Agency: Anomaly, New York
FM spectrum freed up by the switchover will be used for a new tier of "ultra-local" commercial services and community stations, the report added.
Radio licensing legislation needed to enable digital coverage to be extended and to encourage investment by the commercial sector - and the BBC - in new digital content, will be put in place.
In the report presented to the House today by Ben Bradshaw, Secretary of State for Culture, Media and Sport, the Government said it recognised the investment needed to achieve the Digital Radio Upgrade timetable will have to be made by the existing radio companies.
Currently, new licences run only for three or four years and the Government proposes to grant Ofcom new powers to extend the licence period of all national and local licences, broadcasting on DAB, for up to a further seven years.
To achieve the 2015 switchover date, the report proposes the BBC extend its national DAB coverage so it is at least comparable to its FM output.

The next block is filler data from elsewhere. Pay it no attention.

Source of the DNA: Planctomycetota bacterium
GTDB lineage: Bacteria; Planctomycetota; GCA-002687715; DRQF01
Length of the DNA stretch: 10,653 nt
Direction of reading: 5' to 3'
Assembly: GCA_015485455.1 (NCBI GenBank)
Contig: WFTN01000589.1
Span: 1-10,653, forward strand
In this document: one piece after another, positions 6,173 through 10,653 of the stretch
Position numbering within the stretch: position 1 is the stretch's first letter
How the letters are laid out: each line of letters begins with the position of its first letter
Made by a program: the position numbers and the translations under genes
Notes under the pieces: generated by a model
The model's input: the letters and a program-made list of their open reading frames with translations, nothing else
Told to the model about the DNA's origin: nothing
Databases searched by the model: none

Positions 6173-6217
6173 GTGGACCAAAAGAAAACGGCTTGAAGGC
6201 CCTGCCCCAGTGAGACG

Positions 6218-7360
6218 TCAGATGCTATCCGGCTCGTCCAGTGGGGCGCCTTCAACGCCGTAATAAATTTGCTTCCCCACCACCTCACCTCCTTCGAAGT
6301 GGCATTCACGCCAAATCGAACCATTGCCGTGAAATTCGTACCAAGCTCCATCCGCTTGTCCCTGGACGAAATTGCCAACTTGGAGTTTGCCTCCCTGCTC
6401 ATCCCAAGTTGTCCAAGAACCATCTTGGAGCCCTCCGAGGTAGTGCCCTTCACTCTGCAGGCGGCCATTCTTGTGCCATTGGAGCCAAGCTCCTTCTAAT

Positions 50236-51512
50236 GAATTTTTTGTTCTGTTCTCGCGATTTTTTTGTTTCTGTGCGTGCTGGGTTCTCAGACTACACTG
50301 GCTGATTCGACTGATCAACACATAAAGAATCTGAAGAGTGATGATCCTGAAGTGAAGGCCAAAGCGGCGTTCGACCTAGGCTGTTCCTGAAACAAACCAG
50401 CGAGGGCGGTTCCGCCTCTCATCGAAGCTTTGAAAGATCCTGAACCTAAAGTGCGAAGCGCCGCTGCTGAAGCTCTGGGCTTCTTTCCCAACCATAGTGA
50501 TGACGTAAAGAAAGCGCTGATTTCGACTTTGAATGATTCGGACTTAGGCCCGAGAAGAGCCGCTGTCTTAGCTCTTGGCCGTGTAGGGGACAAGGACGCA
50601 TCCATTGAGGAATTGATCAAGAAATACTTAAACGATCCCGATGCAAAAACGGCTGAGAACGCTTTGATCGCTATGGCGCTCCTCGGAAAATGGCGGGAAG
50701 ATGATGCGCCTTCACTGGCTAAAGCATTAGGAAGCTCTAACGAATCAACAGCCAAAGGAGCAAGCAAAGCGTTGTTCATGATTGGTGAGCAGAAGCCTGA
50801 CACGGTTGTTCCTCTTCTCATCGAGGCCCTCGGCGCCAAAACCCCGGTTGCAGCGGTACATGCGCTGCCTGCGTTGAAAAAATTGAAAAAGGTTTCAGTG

In addition to providing for low-cost digital radios, the report includes a recommendation that all new car radios be digital by the end of 2013 and sets out a five- point plan to support the uptake of digital radio in cars. The Government plans to:
Andrew Harrison, chief executive of industry body RadioCentre, said he welcomed the target date of 2015 and added that the provisions of the Digital Britain report would enable RadioCentre's members to plan and invest for their future.
The Government has asked Ofcom to consult on a new map of mini-regions for Digital Radio. In addition, by the end of August, the Government will publish a community radio consultation document, seeking views on changes to the current licensing regime.
In the Interim Report, released in January, the Government set out two migration criteria: when 50% of listening is to digital; and when national DAB coverage is comparable to FM coverage, and local DAB reaches 90% of the population and all major roads.
In the report released today, the Government said the precise switchover date would be formally announced two years in advance but it was confident it could achieve its target of 50% of all radio listening via digital by the end of 2013.
This article was first published on mediaweek.co.uk